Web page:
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Ask a Medievalist

By Pa-hinn Cruikshank

By Pa-hinn Cruikshank

In a new feature for the Lankville Daily News, we decided to take advantage of the rich intellectual resources the area has to offer by putting some pressing questions to Dr. Emma T. Hogg, Visiting Professor of the Dark Ages at Lankville State University. Dr. Hogg sat down with Pa-hinn Cruikshank, special reporter on the medievals, to answer reader queries on the Middle Times.

Dear Dr. Hogg:

So what’s up with all those funny hats?
– Sincerely, Chapeau-no

Dear Chapeau:

Funny hat (file photo)

Funny hat (file photo)

The medievals wore hats for a variety of reasons, much as we do: to protect themselves from the weather; to prevent roving bands of children from viciously making fun of them; and simply for the sake of fashion. But one ubiquitous fact of life more than any other during the Middle Times made people wear funny hats: Critters. Critters infested medievals’ beds to such an extent that poets often complained about them in their verse. Who can forget these immortal lines from the opening of Humffrey Jaussler’s Cadbury Canticles, in which he describes villagers

That slepen al the nyght with open eye,
So priketh hem nature in hir corages…

Of course, what Jaussler means is that “nature” (in the form of critters) is “pricking” the sleeping villagers in their “corages,” or “orifices,” forcing the villagers to sleep “with one eye open.” Therefore medievals often kept their ears and mouths completely covered, with a large funny hat pulled down to their noses, fitted with a thin tube for breathing.

Doc Hogg:

No computers. No phones. No cameras. They didn’t wear t-shirts with catchy slogans on them. Only the lucky few had writing utensils. My question: How did the medievals ever remember anything?

– Memory Lame

Dear Lame:

One of the few remaining medieval "memory holes". The tiles were removed and made into a fountain at a mall.

One of the few remaining medieval “memory holes” photographed in 1961 (now the food court at a mall in East Lankville).

It is indeed a mystery to the modern soul, ensconced in all the technological accoutrements of contemporary culture, to understand how people from previous ages ordered dinner, let alone “connected” with one another, kept appointments, and so on. One could not merely enter information into one’s Blackberry and be reminded with a series of beeps, vibrations, and whistles. So how did they do it? Believe it or not, the medievals had a complex system of memorization that involved peach pits, small pebbles, and elaborate patterns on stone floors. In short, whenever a medieval needed to remember something, he or she would whisper that information into a peach pit and then carefully toss it into a “memory hole” – a large, circular maze-like design on a communal floor, usually located in a shared courtyard. For more complicated information, such as the dates of nieces’ and nephews’ birthdays, they would attach small pebbles to the peach pit using bits of string. Whenever they needed to recall those details, medievals would slowly wander about the maze, “listening” for the pits and pebbles to whisper it back to them. This explains why one often sees artists’ renderings of hooded figures tromping about in solemn contemplation, with heads bowed – they’re wandering down the “memory hole”!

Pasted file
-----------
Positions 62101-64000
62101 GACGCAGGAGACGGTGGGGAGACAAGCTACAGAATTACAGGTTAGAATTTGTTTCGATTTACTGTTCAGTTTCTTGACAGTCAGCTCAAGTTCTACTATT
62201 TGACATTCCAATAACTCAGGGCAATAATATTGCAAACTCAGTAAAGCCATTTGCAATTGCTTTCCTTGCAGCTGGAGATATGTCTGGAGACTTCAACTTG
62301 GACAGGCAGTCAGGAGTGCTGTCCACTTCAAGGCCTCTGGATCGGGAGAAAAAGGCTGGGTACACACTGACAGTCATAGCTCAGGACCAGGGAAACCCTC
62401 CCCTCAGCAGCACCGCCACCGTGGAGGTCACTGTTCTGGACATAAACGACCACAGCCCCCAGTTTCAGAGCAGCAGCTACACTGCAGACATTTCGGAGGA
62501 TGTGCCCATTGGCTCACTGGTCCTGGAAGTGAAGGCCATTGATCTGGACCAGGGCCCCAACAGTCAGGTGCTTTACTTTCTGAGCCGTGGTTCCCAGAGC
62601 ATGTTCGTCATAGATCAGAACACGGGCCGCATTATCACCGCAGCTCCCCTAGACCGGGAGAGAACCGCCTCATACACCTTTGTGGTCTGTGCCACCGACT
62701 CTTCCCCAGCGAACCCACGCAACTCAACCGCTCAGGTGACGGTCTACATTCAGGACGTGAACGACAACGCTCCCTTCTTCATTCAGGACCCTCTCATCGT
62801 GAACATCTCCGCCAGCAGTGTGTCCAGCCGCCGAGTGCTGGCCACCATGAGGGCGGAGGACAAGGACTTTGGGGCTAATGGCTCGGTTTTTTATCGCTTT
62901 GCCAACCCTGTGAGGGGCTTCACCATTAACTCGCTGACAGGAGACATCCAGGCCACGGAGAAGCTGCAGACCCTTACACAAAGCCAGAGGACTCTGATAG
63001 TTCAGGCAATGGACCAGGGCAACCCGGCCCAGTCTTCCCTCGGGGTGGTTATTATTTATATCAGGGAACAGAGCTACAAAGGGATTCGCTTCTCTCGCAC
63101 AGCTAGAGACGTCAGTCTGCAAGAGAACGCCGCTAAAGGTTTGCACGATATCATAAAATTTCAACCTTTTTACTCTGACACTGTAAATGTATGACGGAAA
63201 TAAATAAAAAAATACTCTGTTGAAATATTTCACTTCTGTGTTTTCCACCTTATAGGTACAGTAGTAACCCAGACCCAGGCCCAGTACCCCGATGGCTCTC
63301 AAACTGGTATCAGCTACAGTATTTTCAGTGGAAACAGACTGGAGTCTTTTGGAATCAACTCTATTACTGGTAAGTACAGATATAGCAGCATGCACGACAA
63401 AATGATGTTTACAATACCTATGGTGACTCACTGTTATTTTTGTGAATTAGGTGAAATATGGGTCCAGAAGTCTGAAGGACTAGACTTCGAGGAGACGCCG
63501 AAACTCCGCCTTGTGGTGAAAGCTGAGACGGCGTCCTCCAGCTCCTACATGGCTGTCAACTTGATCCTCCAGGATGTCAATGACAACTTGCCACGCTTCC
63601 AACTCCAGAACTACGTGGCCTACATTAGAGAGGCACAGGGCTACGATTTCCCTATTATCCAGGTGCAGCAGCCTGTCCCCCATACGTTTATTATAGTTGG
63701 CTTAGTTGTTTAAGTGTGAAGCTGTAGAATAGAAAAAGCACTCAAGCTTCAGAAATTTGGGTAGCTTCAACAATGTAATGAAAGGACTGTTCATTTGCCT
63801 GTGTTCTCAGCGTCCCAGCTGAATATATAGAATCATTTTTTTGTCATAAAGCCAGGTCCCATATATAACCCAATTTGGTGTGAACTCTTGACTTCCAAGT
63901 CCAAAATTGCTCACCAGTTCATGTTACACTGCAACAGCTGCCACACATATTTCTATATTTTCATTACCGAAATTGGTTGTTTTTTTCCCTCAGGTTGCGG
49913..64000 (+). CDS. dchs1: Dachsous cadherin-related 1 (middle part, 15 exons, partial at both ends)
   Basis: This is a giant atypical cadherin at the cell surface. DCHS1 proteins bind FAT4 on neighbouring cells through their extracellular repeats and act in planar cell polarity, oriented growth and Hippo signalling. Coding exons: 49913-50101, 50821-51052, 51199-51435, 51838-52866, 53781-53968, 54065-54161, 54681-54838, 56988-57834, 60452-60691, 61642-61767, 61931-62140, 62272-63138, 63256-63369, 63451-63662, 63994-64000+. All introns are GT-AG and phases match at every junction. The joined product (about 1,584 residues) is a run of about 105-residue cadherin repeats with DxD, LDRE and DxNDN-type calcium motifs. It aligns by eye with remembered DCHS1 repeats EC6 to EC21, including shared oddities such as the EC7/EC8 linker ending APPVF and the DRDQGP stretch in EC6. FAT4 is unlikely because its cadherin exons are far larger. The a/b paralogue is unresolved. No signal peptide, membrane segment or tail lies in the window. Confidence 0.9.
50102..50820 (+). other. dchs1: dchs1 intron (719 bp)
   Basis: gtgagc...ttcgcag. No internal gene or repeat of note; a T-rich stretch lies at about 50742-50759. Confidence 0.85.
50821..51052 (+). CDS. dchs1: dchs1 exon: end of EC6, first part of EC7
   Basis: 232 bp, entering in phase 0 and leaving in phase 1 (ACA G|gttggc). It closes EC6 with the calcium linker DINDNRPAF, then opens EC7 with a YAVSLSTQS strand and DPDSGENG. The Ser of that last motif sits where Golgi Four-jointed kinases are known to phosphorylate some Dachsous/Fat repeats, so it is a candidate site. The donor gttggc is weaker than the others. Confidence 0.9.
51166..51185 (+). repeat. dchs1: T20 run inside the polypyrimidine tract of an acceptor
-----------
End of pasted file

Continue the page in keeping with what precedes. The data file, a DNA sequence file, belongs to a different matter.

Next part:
Dear Dr. Hogg:

The other night in bed things were getting hot and heavy with my boyfriend. We were whispering sweet nothings in each other’s ears when suddenly he murmured, “I wanna get medieval on you, baby.” Something about the way he said it and the odd gleam in his eye stopped me cold. I quickly made an excuse, put my pantaloons back on, and ran home. But now I’m intrigued – and wondering if I bolted too soon. What did he mean?

Damsel in Distress

Dear Damsel:

Adult toys were sold much in the same manner that they are today.

Adult toys were sold much in the same manner that they are today.

One of our main misconceptions about the Middle Times is that people did not enjoy sex. Wrong! Of course they did, in a variety of positions and with an array of partners. They just didn’t brag about it in songs or on talk shows. The medievals actually had quite a sophisticated and sensual attitude towards the erotic arts, passed down in coded manuals translated from the tongues of the ancients. One such practice involved “chin-chucking,” in which a man would rub a woman’s chin in a counter-clockwise motion while chucking carrots, bits of meat, and other foodstuffs into an iron pot, set simmering over a small fire. Once the man had successfully filled the pot, the woman took over, rubbing the man’s chin with a clockwise movement and ladling out stew from the pot. They would continue this way until sated, gastrointestinally and otherwise. A related practice was called “chirping” – the man would hide under a woman’s window and “chirp” up at her with a variety of elaborate bird-calls. Describing one such paramour, Humffrey Jaussler writes, “He syngeth brokkynge as a nyghtyngale,” meaning “He breaks into song like a nightingale.” Women loved such wooing! They often opened the window and made their own animal sounds in reply. So my advice: next time you and your boyfriend are whispering sweet nothings, take charge, and tell him you’d like to “get medieval” on him, too!

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